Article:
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NoonPowell Fine Art

United Kingdom

NoonPowell Fine Art is a prestigious contemporary art gallery based in London. It focuses on representing diverse award-winning international artists. They provide a platform for talent to showcase their unique and beautiful artwork. NoonPowell curates exhibitions and showcases a wide range of artistic styles and media.

NoonPowell is based in London, a city known for its vibrant art scene and rich cultural heritage, attracting art lovers, collectors and connoisseurs from all over the world. Galleries like NoonPowell play a vital role in fostering artistic dialogue, creating opportunities for artists and promoting artistic excellence. They open up new perspectives and push the boundaries of contemporary art.

At ART INTERNATIONAL ZURICH 2023, NoonPowell will present works by Rick Stevens and Alexandra Eldridge.

- a collaborative project by Rick Stevens and Alexandra Eldridge

Rick Stevens and Alexandra Eldridge were both professional artists for decades before starting a life together in 2009. This is the first time they have worked together as a couple.
Alexandra's work is full of literary references and allusions to myths, archetypes and fairy tales. She uses symbolic, dream-like imagery to stimulate the imagination, while landscapes run through Rick's work. His compositions range from stylised representations to more abstract images, but always maintain a mystical approach - evoking both the seen and unseen worlds with his vocabulary of forms and vibrant colours.
Alexandra and Rick's works overlap in their adherence to the tradition of visionary art. Here a dialogue with the eternal oscillates between the visible and invisible worlds. The artists live and work in New Mexico, USA.

Rick Stevens

Rick Stevens' painting practice combines his interest in nature and science. His mystical approach to abstraction transcends the boundaries of direct representation to illuminate his own experiences of the natural world.
Stevens' work is influenced by Eastern philosophies, the concepts of uncertainty and fluidity associated with quantum physics, and the 19th-century American writers Ralph Waldo Emerson and Henry David Thoreau, whose philosophy of Transcendentalism emphasised intuition over logic while maintaining a deep appreciation of nature.

Rick Stevens is also inspired by a number of British landscape painters such as Fred Cuming and Tom Fairs. Exploring the possibilities of colour, light, texture and space, he describes his work as a process of "projecting an intention and then letting go of fixed ideas". He interprets the landscape with varying degrees of abstraction using a variety of media including oil paint, oil pastel, wax, gold leaf, sand, gauze and burlap. He often works directly in the landscape, en plein air, which he says gives him a particular dynamism.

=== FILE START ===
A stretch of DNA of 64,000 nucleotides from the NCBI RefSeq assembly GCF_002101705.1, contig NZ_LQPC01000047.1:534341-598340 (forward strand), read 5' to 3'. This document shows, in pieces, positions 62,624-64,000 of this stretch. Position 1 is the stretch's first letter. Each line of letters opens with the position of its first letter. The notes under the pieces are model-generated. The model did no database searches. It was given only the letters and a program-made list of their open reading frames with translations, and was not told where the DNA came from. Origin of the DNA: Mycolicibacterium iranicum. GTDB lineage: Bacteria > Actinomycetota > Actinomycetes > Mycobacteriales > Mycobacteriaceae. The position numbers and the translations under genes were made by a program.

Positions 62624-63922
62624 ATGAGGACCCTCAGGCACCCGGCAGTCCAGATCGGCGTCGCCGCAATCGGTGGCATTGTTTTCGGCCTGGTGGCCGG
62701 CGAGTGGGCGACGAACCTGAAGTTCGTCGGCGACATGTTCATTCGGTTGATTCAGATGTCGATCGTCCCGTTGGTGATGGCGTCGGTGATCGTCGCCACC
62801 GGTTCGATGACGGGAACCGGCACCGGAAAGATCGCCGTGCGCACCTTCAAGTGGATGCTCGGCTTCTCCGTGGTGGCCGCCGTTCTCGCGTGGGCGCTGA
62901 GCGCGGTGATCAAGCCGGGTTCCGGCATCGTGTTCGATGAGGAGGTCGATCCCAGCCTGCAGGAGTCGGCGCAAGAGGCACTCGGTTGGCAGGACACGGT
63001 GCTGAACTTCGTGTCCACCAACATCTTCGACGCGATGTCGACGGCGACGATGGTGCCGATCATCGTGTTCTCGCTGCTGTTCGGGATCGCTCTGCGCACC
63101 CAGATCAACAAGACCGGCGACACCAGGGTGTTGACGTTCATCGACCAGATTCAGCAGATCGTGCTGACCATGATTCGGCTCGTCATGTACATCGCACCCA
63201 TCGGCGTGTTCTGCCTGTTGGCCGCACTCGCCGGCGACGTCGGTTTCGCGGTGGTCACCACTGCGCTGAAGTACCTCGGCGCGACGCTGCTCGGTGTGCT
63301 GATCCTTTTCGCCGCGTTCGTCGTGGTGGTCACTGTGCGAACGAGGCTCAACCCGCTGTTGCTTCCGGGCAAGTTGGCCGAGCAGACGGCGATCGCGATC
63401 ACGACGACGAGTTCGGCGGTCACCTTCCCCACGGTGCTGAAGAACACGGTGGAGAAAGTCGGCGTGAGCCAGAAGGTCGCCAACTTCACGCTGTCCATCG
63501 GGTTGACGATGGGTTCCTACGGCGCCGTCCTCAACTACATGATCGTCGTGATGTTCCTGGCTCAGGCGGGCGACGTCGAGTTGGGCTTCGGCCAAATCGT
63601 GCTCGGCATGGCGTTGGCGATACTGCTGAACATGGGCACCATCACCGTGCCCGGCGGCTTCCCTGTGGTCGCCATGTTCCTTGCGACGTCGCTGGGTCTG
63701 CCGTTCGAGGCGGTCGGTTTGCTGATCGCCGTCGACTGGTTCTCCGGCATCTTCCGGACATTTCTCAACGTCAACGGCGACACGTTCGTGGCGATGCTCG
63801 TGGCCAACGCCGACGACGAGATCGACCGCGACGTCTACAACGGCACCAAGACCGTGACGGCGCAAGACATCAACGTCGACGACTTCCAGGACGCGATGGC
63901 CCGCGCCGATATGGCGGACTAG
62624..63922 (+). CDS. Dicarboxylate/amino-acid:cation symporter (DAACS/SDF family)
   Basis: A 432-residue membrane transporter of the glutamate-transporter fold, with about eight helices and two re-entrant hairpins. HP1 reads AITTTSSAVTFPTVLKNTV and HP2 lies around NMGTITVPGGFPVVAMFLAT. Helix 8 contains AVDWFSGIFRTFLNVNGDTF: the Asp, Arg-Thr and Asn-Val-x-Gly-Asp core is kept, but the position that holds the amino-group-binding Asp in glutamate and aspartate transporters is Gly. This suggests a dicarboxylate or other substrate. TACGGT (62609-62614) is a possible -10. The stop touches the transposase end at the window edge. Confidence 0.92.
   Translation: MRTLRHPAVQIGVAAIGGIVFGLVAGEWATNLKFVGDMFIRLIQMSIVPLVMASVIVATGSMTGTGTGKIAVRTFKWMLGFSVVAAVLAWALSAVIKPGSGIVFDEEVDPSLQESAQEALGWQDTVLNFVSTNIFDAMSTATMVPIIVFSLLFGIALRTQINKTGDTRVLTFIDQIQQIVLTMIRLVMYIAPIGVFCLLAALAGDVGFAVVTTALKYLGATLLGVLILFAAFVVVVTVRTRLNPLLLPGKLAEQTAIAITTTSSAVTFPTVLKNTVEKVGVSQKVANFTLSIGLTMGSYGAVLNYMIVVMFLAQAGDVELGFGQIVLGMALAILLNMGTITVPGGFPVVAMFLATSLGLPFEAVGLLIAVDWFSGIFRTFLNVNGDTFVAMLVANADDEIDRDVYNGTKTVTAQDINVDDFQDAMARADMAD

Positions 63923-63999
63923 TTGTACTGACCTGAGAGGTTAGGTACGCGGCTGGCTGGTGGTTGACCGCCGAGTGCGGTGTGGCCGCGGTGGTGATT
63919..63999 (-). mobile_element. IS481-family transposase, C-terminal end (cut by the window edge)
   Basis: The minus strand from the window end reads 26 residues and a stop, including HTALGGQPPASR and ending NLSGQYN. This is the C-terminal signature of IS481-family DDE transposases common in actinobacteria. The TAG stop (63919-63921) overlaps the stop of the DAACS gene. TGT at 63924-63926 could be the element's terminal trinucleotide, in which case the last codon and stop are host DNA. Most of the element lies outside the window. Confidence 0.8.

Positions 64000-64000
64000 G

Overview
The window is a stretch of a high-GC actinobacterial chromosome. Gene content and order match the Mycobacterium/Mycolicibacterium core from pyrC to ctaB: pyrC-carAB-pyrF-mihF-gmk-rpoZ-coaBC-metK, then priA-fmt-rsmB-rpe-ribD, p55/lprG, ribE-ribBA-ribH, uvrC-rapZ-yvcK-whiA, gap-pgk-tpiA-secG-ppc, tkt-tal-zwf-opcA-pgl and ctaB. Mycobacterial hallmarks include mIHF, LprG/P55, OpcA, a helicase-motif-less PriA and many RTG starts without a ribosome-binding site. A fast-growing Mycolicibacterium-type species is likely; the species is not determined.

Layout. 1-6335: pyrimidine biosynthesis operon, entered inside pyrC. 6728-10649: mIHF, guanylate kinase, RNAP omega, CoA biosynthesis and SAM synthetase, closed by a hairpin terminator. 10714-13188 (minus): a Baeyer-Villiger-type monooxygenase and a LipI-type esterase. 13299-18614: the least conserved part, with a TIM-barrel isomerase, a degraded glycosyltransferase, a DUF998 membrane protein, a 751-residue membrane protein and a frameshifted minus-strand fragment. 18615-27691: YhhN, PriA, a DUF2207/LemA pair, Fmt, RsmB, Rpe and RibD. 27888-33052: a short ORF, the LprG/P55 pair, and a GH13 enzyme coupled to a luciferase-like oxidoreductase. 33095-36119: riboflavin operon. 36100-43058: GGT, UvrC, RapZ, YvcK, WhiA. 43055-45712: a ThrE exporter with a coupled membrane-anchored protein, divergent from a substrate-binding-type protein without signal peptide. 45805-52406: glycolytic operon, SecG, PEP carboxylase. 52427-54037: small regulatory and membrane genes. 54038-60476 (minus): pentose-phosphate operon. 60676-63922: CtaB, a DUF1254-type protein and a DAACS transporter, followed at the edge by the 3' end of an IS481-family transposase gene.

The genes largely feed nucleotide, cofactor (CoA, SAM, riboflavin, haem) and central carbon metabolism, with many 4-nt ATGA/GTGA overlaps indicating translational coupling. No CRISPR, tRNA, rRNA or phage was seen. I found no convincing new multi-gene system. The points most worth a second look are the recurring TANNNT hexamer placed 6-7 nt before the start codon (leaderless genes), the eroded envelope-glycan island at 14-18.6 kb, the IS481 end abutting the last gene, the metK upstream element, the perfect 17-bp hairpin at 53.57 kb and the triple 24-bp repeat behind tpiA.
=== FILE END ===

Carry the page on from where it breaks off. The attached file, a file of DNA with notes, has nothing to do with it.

In his practice he has developed a familiar visual vocabulary of shapes and patterns derived from the natural world, but also suggesting something beyond what is visible to the naked eye.
Through them he seeks to make visible the underlying structure of the world around us, fusing the tangible with the expression of the imperceptible, revealing in colour the transcendent energies that engage us all in what Stevens calls 'an endless cosmic dance'.

Alexandra Eldridge

Alexandra Eldridge explores the great themes of life - consciousness and unconsciousness, fear and love, memory and dreams - through ethereal realism.
The artist is known for working with unconventional materials such as vintage photographs, Venetian plaster, antique manuscripts and other fragments and ephemera - in a recent work, turn-of-the-century glass negatives serve as a stage upon which she weaves meaning. From the sparse imagery of a bygone era, she extracts a recipe of spirituality, poetry, mythology and mysticism. Using zoomorphic tropes, her paintings become journeys of exploration into the innate connection between animal and human. The gaze of our ancestors merges with the dignified and respectful gaze of majestic animals, unleashing a theatre of seduction and endless imagination. But there is also an unsettling duality that reminds us of the transience and fragility of our own lives and dreams.

In a process of mapping and layering meanings, Eldridge draws on a variety of literary and philosophical sources, including C.G. Jung's psychoanalysis, Merlin's prophecy, the writings of the Spanish Counter-Reformation mystic John of the Cross, and the poetry of William Blake, Emily Dickinson, T.S. Elliot, Rainer Maria Rilke and the 13th-century Persian poet Rumi. Eldridge uses these literary influences as a starting point to reflect on the supremacy of the emotions and the power of the imagination in creating a higher state of being.

In the early 1970s, Eldridge co-founded Golgonooza, an artists' community in Athens, Ohio, based on the philosophies of the visionary British artist and poet William Blake (1757-1827). Blake's influence is evident in Eldridge's work, particularly in her vocabulary of mysterious visual metaphors: a constellation of personal symbols, often drawn from dreams, including feet, clothes, ladders, houses, swings, hourglasses, eggs, birds, rabbits and deer.
Oscillating between the seen and the unseen, the personal and the universal, Eldridge's poetic and tender images celebrate contradiction, paradox and the abandonment of reason in a place that artist Adam Fuss has described as "on the periphery of knowledge".